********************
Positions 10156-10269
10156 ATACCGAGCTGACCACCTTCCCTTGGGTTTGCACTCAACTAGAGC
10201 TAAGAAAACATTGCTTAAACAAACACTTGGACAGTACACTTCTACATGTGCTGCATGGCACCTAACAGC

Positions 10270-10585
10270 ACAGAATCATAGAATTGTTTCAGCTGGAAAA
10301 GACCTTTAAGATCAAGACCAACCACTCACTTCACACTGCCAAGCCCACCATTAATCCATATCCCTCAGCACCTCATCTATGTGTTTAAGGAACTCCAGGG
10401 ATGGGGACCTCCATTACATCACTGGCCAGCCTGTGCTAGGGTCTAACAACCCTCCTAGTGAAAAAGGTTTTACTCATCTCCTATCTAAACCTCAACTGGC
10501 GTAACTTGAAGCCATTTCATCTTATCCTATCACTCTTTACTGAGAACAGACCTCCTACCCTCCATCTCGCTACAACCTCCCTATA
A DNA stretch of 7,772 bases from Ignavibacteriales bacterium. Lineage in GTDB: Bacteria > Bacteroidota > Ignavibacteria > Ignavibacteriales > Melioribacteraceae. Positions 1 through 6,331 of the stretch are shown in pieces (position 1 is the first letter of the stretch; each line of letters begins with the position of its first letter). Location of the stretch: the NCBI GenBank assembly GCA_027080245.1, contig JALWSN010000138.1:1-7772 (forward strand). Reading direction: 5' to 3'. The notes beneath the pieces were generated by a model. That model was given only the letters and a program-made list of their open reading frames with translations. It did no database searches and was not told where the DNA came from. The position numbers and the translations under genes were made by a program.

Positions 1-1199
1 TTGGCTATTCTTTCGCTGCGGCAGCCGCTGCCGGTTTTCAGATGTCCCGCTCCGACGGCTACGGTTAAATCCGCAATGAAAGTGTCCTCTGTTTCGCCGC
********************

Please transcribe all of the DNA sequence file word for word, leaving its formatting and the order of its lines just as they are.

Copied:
Positions 10156-10269
10156 ATACCGAGCTGACCACCTTCCCTTGGGTTTGCACTCAACTAGAGC
10201 TAAGAAAACATTGCTTAAACAAACACTTGGACAGTACACTTCTACATGTGCTGCATGGCACCTAACAGC

Positions 10270-10585
10270 ACAGAATCATAGAATTGTTTCAGCTGGAAAA
10301 GACCTTTAAGATCAAGACCAACCACTCACTTCACACTGCCAAGCCCACCATTAATCCATATCCCTCAGCACCTCATCTATGTGTTTAAGGAACTCCAGGG
10401 ATGGGGACCTCCATTACATCACTGGCCAGCCTGTGCTAGGGTCTAACAACCCTCCTAGTGAAAAAGGTTTTACTCATCTCCTATCTAAACCTCAACTGGC
10501 GTAACTTGAAGCCATTTCATCTTATCCTATCACTCTTTACTGAGAACAGACCTCCTACCCTCCATCTCGCTACAACCTCCCTATA
A DNA stretch of 7,772 bases from Ignavibacteriales bacterium. Lineage in GTDB: Bacteria > Bacteroidota > Ignavibacteria > Ignavibacteriales > Melioribacteraceae. Positions 1 through 6,331 of the stretch are shown in pieces (position 1 is the first letter of the stretch; each line of letters begins with the position of its first letter). Location of the stretch: the NCBI GenBank assembly GCA_027080245.1, contig JALWSN010000138.1:1-7772 (forward strand). Reading direction: 5' to 3'. The notes beneath the pieces were generated by a model. That model was given only the letters and a program-made list of their open reading frames with translations. It did no database searches and was not told where the DNA came from. The position numbers and the translations under genes were made by a program.

Positions 1-1199
1 TTGGCTATTCTTTCGCTGCGGCAGCCGCTGCCGGTTTTCAGATGTCCCGCTCCGACGGCTACGGTTAAATCCGCAATGAAAGTGTCCTCTGTTTCGCCGC